The mainstream media is engaged in a vicious struggle to put the toothpaste of jihad back in the tube by ignoring the toothpaste. I wish them well on their toothpaste crusade and suggest they continue to ignore their cavities.
I've disliked the mainstream media's pomposity and penchant for politically-correct harangues for decades. But I never thought the mainstream media would let a world war pass them by to maintain their PC fantasies.
Since 9-11, I've reported on the media's reluctance to highlight the convicted Washington, D.C.-area snipers' Islamist proclivities and journalists' refusal to call Egyptian gunman Hesham Hadayet's acts of murder at the Israeli airline counter at Los Angeles International Airport on July 4, 2002, "terrorism."
Middle East scholar Daniel Pipes noted how quickly the media sought to whitewash the bloody bus-hijacking by Croatian illegal alien Damir Igric a month after 9-11. Although the incident "echoed similar attacks by Palestinians on Israeli buses," Pipes observed, the "media attributed the violence to post-traumatic stress syndrome."
National Guardsman Ryan Anderson (aka Amir Talhah), a Muslim convert who allegedly attempted to pass sensitive military information to al-Qaida over the Internet, rated barely a blip on the media radar screen.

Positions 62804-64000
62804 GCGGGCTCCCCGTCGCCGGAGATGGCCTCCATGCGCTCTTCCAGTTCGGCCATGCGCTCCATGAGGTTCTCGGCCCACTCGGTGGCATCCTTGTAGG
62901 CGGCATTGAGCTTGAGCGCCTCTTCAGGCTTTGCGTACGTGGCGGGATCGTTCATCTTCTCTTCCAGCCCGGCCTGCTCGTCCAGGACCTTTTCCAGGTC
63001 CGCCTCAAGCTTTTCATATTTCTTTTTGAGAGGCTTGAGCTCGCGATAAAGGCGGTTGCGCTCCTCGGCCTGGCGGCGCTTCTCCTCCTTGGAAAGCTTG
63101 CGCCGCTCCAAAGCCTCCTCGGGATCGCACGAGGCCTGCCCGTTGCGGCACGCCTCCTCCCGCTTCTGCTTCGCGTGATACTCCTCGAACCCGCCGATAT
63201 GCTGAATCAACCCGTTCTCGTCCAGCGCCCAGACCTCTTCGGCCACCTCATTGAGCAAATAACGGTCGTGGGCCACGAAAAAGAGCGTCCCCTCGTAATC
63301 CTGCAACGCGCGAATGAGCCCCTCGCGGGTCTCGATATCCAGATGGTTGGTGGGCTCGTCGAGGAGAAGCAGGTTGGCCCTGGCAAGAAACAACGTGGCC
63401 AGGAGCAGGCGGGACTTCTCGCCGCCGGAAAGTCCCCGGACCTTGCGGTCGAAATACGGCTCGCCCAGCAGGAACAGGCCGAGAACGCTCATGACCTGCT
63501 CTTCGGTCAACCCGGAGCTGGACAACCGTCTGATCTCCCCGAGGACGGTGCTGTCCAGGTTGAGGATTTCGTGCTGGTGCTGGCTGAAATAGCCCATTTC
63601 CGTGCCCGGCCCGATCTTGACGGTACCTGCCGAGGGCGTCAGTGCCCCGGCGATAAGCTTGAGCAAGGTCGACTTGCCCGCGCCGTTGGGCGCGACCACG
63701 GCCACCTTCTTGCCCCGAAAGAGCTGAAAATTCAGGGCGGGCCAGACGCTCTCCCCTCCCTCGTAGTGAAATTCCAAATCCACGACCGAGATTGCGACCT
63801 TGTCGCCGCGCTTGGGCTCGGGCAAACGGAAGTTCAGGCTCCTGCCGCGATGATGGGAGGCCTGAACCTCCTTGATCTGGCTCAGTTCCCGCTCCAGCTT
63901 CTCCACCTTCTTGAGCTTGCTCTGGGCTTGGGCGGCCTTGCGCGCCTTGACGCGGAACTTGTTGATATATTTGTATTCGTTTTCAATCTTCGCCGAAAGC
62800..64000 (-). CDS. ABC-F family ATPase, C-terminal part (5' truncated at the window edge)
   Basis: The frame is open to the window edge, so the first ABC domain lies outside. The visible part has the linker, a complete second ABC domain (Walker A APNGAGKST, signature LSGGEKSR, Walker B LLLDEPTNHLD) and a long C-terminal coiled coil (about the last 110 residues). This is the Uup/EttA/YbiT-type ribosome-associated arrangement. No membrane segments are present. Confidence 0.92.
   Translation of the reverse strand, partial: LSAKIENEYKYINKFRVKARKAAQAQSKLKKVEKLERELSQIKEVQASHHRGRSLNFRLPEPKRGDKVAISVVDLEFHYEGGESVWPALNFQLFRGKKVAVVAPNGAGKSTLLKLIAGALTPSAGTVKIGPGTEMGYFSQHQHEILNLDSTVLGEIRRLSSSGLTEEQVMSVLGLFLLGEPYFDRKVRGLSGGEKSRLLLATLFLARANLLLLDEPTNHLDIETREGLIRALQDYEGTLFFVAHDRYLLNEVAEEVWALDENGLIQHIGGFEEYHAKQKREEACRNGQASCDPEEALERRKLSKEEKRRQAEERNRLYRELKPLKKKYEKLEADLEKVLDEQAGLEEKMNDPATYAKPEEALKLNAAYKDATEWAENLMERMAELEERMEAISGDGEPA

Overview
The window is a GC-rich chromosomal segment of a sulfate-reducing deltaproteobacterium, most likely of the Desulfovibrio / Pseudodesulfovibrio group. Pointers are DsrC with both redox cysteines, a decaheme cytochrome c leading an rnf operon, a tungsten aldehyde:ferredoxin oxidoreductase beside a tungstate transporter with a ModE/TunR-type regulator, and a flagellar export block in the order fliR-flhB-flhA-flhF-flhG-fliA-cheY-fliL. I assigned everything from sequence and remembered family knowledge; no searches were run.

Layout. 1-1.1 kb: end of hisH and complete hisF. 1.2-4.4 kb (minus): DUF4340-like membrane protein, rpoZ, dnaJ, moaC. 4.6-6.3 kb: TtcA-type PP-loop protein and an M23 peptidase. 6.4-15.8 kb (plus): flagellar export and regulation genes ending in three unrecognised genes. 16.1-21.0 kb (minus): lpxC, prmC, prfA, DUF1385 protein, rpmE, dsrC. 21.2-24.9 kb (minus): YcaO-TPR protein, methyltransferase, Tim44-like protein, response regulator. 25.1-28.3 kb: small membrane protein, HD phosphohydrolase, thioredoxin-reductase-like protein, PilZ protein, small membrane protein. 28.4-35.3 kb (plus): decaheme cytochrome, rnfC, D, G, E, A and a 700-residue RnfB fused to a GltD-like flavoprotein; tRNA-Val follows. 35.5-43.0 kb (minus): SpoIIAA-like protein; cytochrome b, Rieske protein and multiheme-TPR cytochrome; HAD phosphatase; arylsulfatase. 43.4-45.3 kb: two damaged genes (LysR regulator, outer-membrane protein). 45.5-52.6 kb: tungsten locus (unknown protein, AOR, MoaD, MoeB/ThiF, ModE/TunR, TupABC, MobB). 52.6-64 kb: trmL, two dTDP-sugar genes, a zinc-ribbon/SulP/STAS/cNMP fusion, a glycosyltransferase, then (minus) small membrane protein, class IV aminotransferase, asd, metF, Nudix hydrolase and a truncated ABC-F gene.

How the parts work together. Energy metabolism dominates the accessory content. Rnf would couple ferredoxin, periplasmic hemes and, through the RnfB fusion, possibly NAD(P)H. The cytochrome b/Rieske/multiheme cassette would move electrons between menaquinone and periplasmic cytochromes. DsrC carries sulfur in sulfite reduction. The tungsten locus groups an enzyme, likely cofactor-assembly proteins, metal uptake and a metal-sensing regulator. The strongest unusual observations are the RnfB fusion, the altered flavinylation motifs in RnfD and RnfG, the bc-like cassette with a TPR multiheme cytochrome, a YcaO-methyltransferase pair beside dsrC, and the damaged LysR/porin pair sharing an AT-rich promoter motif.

Similarly, press accounts have downplayed the disruption of terrorist cells on American soil: The Lackawanna Six were just nice Muslim boys led astray. The Virginia Jihad Network was just a group of weekend paintball enthusiasts. Those indicted imams in Lodi, Calif., are just misunderstood "moderates." Terror suspects deported on immigration charges are just victims of discrimination.
Now, many of my readers wonder why the MSM won't touch the strange and troubling story of the University of Oklahoma bomber, Joel Henry Hinrichs III. On Oct. 1, Hinrichs died on a park bench outside the school's packed football stadium when a homemade bomb in his possession exploded. The Justice Department has sealed a search warrant in the case. The university's president, David Boren, is pooh-poohing local media and Internet blog reports of possible jihadist influences on Hinrichs. The dead bomber was, we are being told, simply a depressed and troubled young man with "no known ties" to terrorism.
Never mind that, according to local news reporters, the bomb-making material found in Hinrichs' apartment was triacetone triperoxide – the explosive chemical of choice of shoe bomber Richard Reid and the London 7-7 subway bombers.
Never mind the local police department's confirmation that Hinrichs had attempted to buy ammonium nitrate a few days before his death.
Never mind the concerns of Oklahoma University student journalist Rachael Kahne, who told me this week in a call for the media's help:
"I've been working on this story since the night it happened and have been stonewalled at every turn. ... Minutes after the explosion, police busted into a student's apartment and arrested four Muslim students who were there for a small gathering (the president of the Muslim Student Association assures me this was in no way a 'party').
Apparently the mainstream media believes ignoring the motivation for mass violence carried out all over the globe might prevent mass violence from being carried out all over the globe.